But instead of just leaning back on his porch and complaining in bitter isolation, this week Sky is co-hosting a community round table. He wants everybody to come, with all of their issues. Maybe they'll cook up some solutions. He hopes the sessions become a quarterly event.

"For me, the issue is safety for my children when they come visit me," he said. "I want them to be able to take off down the hill to the creek and not have to worry about the neighbor on meth, or the meth lab owner, or the pedophiles."

Maybe they can appoint someone to be a thorn in Clendenen's, or the cops' side, he said. Or, better yet, maybe Sky and his neighbors will, for example, agree to go together to the meth house and tell them gently, firmly, that they can't do that stuff there anymore.

"The second big issue for me is the economy," Sky said. "I'm really big on agriculture and farming. And I'd like to see these pot-growing kids that came out here, that are about to lose their land because they can't sell their weed, I'd like to see them raise chickens and goats and learn to become real farmers. Try to grow some food with all of that energy, instead of just weed."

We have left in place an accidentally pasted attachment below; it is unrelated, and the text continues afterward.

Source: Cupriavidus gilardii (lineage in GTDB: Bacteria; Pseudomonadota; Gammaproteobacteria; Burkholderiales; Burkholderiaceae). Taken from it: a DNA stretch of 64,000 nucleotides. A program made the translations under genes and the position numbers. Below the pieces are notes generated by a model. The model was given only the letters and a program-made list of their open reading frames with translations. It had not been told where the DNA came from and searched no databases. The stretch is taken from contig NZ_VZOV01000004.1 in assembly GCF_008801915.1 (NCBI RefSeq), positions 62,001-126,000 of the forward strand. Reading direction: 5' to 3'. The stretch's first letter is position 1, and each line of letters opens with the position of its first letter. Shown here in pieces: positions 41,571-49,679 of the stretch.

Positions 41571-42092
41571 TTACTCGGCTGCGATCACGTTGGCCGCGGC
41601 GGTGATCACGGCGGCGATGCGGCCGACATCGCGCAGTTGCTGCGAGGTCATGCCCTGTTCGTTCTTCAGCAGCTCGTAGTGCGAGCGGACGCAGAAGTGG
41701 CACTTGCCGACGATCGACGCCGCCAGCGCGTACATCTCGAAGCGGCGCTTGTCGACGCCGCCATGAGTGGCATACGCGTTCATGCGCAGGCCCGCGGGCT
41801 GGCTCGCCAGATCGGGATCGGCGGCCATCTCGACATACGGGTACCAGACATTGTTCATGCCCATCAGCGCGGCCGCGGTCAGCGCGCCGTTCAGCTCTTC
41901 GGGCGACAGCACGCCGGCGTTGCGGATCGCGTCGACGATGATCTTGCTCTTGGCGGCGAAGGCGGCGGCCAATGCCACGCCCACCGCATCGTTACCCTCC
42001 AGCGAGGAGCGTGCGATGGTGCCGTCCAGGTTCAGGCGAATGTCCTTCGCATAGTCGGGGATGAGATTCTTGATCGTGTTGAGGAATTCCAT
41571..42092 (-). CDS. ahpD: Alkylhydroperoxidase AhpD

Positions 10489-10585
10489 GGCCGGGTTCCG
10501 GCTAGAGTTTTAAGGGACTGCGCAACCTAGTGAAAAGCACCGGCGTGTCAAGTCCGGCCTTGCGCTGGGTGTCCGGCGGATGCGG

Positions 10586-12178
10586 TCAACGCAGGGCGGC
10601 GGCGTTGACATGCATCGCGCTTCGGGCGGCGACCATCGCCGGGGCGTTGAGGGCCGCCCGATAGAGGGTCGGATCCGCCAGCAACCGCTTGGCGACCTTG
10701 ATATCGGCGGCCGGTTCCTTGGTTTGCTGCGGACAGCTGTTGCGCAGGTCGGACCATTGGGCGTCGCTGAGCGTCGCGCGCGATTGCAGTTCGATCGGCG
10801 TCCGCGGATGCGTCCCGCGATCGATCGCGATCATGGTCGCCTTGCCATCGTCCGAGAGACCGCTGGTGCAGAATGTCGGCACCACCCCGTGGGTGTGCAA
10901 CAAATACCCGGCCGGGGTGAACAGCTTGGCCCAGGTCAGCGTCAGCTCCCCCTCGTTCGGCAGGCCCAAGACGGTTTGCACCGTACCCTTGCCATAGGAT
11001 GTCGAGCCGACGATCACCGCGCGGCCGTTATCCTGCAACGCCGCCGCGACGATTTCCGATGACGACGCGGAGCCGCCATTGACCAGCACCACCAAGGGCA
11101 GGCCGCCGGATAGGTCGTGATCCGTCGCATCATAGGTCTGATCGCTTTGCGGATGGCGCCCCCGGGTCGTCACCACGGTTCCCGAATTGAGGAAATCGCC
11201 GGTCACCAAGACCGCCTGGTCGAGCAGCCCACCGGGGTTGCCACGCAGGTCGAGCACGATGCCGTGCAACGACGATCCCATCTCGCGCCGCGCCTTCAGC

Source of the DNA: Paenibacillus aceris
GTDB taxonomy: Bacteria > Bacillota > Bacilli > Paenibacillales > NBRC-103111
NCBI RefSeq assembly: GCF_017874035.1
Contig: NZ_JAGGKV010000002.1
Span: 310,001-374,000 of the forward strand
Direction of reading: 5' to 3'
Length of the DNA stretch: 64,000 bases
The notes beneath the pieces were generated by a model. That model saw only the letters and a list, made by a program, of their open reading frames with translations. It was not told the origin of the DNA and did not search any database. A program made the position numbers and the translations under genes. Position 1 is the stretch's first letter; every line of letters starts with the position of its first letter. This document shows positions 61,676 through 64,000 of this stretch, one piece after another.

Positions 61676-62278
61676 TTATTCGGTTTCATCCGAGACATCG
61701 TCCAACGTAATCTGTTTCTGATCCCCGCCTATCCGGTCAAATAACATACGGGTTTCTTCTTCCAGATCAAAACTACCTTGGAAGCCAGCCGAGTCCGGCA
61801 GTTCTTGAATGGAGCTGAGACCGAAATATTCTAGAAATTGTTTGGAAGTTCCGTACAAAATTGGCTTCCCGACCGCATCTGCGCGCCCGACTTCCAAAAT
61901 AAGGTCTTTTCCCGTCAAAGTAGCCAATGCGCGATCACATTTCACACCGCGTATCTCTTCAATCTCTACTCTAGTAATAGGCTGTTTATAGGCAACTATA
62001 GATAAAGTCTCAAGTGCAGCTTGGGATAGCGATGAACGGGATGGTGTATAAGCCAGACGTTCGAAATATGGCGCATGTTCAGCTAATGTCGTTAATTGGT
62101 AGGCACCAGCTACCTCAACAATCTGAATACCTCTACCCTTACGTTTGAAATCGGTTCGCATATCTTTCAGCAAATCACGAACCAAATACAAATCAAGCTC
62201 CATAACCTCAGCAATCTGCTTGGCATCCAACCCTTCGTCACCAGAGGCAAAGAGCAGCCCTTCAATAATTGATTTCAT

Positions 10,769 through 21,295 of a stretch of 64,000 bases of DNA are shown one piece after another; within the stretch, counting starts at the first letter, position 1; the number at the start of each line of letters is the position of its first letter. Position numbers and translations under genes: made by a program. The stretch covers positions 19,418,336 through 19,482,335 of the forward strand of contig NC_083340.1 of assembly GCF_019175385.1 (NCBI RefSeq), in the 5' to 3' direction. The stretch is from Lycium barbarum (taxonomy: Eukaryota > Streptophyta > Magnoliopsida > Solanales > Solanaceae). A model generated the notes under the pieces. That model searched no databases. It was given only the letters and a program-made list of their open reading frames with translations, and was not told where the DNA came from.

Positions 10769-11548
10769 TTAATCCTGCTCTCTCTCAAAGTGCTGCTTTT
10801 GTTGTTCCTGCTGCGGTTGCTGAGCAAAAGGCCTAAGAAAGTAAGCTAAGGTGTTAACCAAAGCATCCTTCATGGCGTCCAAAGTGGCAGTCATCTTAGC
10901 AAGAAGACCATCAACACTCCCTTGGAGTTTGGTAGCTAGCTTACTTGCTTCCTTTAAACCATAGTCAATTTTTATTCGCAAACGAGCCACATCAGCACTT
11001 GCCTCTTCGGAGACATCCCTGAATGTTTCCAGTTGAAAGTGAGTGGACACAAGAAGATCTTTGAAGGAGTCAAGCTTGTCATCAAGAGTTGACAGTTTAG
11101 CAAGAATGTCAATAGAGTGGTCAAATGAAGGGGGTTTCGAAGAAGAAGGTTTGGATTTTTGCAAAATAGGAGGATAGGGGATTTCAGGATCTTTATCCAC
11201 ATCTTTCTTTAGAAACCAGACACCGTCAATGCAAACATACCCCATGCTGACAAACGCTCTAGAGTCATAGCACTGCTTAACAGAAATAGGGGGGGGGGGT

However, in the interest of, in the meantime, harnessing the power of that weed to its full local potential, another SoHum resident, "Solar Dan" Glaser -- who promotes the use of magnifying glass-directed sunlight to light bowls and cigarettes -- will be in attendance to discuss incorporation.

"I think we have everything it takes to become a city, to determine our own future here," said Glaser by phone earlier this week. "I'm talking about a greater Redway-Garberville, that probably would go down to the Mendocino border -- and how far east and how far west is to be determined. We've been calling it Emerald City."

As it is, said Glaser, Southern Humboldt has no real representation.